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Resident doctors will no longer be required to pass the MCCQE II as part of their journey to independent practice.

Medical Council of Canada abandons controversial exam

June 11 Update: Asked about the payment of standardized patients, the MCC told CMAJ  “we are still looking into this and working with the [examination] sites.” The organization also confirmed that trained actors may “score some aspects of a candidate’s performance,” depending on their role. As for international medical graduates, those who meet the new criteria “will be granted the LMCC.” According to a spokesperson, “at this time, it is not expected the MCCQE Part II will be reintroduced.”

The Medical Council of Canada (MCC) has scrapped a controversial medical licensing exam after repeated cancellations and technical difficulties during the pandemic.

In a June 10 statement, the MCC confirmed it is “stepping away” from the delivery of the MCC Qualifying Examination Part II, or MCCQE II, citing the impact of the pandemic and the unprecedented challenges associated with delivering the test.

Going forward, the MCC will grant a Licentiate of the Medical Council of Canada (LMCC) – a key hurdle on the path to full medical licensure – to anyone who has:

  • Graduated from an acceptable Canadian or international medical school or American school of osteopathic medicine;
  • Successfully completed the MCCQE Part I;
  • Successfully completed at least 12 months of acceptable post-graduate medical or osteopathic clinical training;
  • And has the required medical credentials including verification of postgraduate training or evidence deemed acceptable by the MCC’s executive director.

On May 31, the MCC suspended the virtual delivery of the MCCQE II in the middle of spring sittings after technical difficulties prevented at least half of the candidates on one day from completing the test. Last year, the MCC cancelled in-person sittings in the spring and fall on short notice due to pandemic concerns.

The MCC says it will refund exam fees to candidates registered for the latest session within the next 30 days, but it may take up to two months to award them certification under the new rules. For other eligible candidates, the process will require coordination with third parties and may take longer.

Many resident doctors have prepared for the exam multiple times over the past year and have lost time and money due to the last-minute cancellations. Meanwhile, their careers have hung in limbo.

“This was my third time preparing for this exam,” one resident told CMAJ. “Most days I spend more than 15 hours at work and studying without a real break.” She described feeling burned out and stressed from missing learning opportunities, vacation time, and time with her family because of the exam.

Several other residents wrote to CMAJ with similar stories. They described spending hours preparing and travelling to write the test, taking unpaid leave, and missing clinical experiences and career opportunities – only to have their exams terminated with little warning or explanation, in some cases during their sittings.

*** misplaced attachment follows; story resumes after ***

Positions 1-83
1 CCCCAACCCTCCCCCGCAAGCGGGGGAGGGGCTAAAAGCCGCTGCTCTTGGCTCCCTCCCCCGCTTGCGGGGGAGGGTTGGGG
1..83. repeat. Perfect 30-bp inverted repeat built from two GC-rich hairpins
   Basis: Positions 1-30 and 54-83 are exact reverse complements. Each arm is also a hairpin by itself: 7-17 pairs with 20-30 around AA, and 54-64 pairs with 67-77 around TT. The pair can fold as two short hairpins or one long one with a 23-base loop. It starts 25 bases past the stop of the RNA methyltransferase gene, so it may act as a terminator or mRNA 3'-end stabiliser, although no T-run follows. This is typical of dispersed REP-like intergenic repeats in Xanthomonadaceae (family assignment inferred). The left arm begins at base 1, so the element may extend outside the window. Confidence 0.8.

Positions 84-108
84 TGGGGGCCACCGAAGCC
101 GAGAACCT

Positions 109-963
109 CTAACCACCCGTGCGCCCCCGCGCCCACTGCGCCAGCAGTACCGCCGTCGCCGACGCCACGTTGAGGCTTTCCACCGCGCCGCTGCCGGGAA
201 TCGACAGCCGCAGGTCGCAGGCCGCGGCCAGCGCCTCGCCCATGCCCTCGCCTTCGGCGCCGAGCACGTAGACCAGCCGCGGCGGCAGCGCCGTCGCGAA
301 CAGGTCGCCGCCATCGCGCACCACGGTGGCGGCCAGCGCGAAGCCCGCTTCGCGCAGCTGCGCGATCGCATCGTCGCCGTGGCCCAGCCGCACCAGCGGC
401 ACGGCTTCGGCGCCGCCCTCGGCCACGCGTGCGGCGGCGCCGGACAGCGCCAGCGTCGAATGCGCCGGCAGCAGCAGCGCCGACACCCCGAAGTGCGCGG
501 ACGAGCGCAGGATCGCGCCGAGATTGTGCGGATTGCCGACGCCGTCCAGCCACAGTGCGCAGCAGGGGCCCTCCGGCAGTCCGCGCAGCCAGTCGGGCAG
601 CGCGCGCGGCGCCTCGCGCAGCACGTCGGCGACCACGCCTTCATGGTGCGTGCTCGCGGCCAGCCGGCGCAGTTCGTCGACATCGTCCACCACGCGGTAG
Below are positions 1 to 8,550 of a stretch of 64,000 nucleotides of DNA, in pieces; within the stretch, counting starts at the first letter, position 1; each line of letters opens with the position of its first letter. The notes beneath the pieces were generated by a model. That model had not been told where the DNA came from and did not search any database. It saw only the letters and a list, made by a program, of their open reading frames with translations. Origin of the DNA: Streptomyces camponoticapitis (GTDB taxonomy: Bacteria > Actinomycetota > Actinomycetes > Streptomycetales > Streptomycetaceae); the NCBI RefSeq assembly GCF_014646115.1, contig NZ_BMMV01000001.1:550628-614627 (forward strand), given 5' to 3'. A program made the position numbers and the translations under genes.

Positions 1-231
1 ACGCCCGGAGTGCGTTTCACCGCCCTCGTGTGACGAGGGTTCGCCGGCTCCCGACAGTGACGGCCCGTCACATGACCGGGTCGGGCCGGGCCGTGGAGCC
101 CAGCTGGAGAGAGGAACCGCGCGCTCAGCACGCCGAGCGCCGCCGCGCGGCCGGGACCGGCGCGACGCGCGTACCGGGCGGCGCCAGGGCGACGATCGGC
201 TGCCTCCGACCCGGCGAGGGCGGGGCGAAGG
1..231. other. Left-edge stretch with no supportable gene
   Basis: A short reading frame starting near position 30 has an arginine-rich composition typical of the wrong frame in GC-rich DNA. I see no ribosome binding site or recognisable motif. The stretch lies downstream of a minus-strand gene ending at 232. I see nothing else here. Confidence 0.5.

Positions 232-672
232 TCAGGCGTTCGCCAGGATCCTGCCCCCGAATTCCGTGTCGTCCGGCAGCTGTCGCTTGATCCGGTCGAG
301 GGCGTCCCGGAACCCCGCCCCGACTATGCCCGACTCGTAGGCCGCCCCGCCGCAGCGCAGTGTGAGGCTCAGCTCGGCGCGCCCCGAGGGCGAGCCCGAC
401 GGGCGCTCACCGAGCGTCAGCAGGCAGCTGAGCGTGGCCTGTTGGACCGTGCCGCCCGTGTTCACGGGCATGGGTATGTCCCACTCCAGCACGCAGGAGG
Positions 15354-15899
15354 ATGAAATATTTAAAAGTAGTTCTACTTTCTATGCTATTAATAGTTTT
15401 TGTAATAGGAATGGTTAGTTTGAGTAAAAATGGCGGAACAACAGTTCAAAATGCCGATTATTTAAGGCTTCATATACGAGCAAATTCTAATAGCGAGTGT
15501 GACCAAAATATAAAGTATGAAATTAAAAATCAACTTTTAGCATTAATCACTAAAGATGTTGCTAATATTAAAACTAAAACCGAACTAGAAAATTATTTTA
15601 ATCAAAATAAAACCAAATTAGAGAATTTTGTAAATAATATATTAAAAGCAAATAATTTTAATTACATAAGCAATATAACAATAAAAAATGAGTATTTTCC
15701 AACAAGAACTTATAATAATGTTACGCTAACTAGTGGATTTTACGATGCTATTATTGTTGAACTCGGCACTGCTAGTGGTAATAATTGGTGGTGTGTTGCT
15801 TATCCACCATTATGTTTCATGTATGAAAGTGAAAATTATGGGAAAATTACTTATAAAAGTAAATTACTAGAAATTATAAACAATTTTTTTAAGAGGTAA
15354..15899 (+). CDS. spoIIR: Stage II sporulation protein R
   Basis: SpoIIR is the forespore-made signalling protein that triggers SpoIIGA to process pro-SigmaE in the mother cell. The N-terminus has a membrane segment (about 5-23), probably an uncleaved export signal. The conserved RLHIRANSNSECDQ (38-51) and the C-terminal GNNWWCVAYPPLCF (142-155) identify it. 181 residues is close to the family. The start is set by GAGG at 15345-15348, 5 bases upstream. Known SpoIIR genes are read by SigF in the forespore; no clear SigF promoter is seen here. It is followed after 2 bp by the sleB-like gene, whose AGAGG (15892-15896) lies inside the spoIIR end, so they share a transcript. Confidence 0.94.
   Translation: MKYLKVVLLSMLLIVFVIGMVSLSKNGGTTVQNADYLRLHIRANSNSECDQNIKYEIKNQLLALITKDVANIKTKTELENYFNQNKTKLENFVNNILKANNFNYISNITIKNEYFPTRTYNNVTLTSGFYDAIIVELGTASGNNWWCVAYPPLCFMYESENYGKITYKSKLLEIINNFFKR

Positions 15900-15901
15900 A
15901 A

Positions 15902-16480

“We are so tired and so done,” said one resident whose latest exam was cancelled with 48 hours’ notice. “The MCC has shown a complete lack of professionalism, an inability to competently conduct an exam and behaviour frankly unbecoming of the medical profession.”

A spokesperson for the MCC told CMAJ last month that the organization regrets the challenges exam candidates have faced. “We certainly take responsibility and empathize with the stress the entire disruption of the pandemic has caused in personal and professional lives, including exam disruptions. It was certainly not our intended outcome.”

Resident doctors have questioned the relevance of the MCCQE II in recent years, especially as some have been practising under provisional licenses since the spring without completing the exam.

The MCC has maintained the importance of standardized testing of generalist competencies like assessment, diagnosis, and professional behaviour. It also appears the organization is leaving the door open to reintroduce the exam or something like it down the road. According to the MCC, “criteria for the award of the LMCC may be reviewed at a future date as standardized assessment requirements for physicians evolve.”

However, critics have pointed out that the same competencies are now evaluated continuously throughout medical training, rendering the exam obsolete.

“I am glad they are finally making a common-sense decision, but this statement still leaves a lot unexplained,” said Dr. Michelle Cohen, a rural family physician who has advocated for the exam to be scrapped. “We don’t know how this will affect international medical graduates. We don’t know if the MCC will try to create another exam and what that might mean for certification. And I’m still hearing anecdotal reports of residents having trouble getting refunds and standardized patients not getting paid for their work – which the MCC so far has not publicly addressed.”

At least one actor involved in simulating patient interactions during the latest exams described “chaos” behind the scenes, noting that some actors were asked to grade exam candidates without clinical examiners present. As of June 9, he said it was unclear when the MCC would pay the actors for the days they had worked.

Photo credit: iStock.com/AnthiaCumming

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